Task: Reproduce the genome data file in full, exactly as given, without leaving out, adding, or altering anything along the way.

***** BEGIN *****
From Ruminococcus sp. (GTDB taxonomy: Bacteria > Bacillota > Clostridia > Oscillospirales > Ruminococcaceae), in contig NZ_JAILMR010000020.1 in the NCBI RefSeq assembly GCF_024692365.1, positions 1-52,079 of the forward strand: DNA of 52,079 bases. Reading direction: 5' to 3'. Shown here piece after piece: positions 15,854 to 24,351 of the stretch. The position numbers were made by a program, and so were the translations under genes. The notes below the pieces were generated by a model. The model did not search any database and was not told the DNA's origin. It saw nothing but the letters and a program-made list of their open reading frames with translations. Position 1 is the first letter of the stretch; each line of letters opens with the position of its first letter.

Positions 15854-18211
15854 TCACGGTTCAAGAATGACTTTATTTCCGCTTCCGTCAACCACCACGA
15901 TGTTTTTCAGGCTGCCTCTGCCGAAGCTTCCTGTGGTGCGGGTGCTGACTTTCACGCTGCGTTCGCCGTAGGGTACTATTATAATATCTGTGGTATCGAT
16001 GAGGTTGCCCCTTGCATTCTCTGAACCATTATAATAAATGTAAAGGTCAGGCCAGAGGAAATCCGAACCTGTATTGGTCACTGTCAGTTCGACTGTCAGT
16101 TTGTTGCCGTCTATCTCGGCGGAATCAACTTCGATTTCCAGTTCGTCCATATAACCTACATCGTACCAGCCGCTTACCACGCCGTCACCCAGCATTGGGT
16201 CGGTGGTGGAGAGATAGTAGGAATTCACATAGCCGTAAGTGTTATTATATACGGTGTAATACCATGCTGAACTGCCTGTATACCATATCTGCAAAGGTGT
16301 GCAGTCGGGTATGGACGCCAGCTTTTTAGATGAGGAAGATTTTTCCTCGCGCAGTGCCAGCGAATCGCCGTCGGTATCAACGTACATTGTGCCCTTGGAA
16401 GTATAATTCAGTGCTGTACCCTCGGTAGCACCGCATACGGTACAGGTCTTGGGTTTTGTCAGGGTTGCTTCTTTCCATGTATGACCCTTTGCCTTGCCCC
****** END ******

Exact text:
From Ruminococcus sp. (GTDB taxonomy: Bacteria > Bacillota > Clostridia > Oscillospirales > Ruminococcaceae), in contig NZ_JAILMR010000020.1 in the NCBI RefSeq assembly GCF_024692365.1, positions 1-52,079 of the forward strand: DNA of 52,079 bases. Reading direction: 5' to 3'. Shown here piece after piece: positions 15,854 to 24,351 of the stretch. The position numbers were made by a program, and so were the translations under genes. The notes below the pieces were generated by a model. The model did not search any database and was not told the DNA's origin. It saw nothing but the letters and a program-made list of their open reading frames with translations. Position 1 is the first letter of the stretch; each line of letters opens with the position of its first letter.

Positions 15854-18211
15854 TCACGGTTCAAGAATGACTTTATTTCCGCTTCCGTCAACCACCACGA
15901 TGTTTTTCAGGCTGCCTCTGCCGAAGCTTCCTGTGGTGCGGGTGCTGACTTTCACGCTGCGTTCGCCGTAGGGTACTATTATAATATCTGTGGTATCGAT
16001 GAGGTTGCCCCTTGCATTCTCTGAACCATTATAATAAATGTAAAGGTCAGGCCAGAGGAAATCCGAACCTGTATTGGTCACTGTCAGTTCGACTGTCAGT
16101 TTGTTGCCGTCTATCTCGGCGGAATCAACTTCGATTTCCAGTTCGTCCATATAACCTACATCGTACCAGCCGCTTACCACGCCGTCACCCAGCATTGGGT
16201 CGGTGGTGGAGAGATAGTAGGAATTCACATAGCCGTAAGTGTTATTATATACGGTGTAATACCATGCTGAACTGCCTGTATACCATATCTGCAAAGGTGT
16301 GCAGTCGGGTATGGACGCCAGCTTTTTAGATGAGGAAGATTTTTCCTCGCGCAGTGCCAGCGAATCGCCGTCGGTATCAACGTACATTGTGCCCTTGGAA
16401 GTATAATTCAGTGCTGTACCCTCGGTAGCACCGCATACGGTACAGGTCTTGGGTTTTGTCAGGGTTGCTTCTTTCCATGTATGACCCTTTGCCTTGCCCC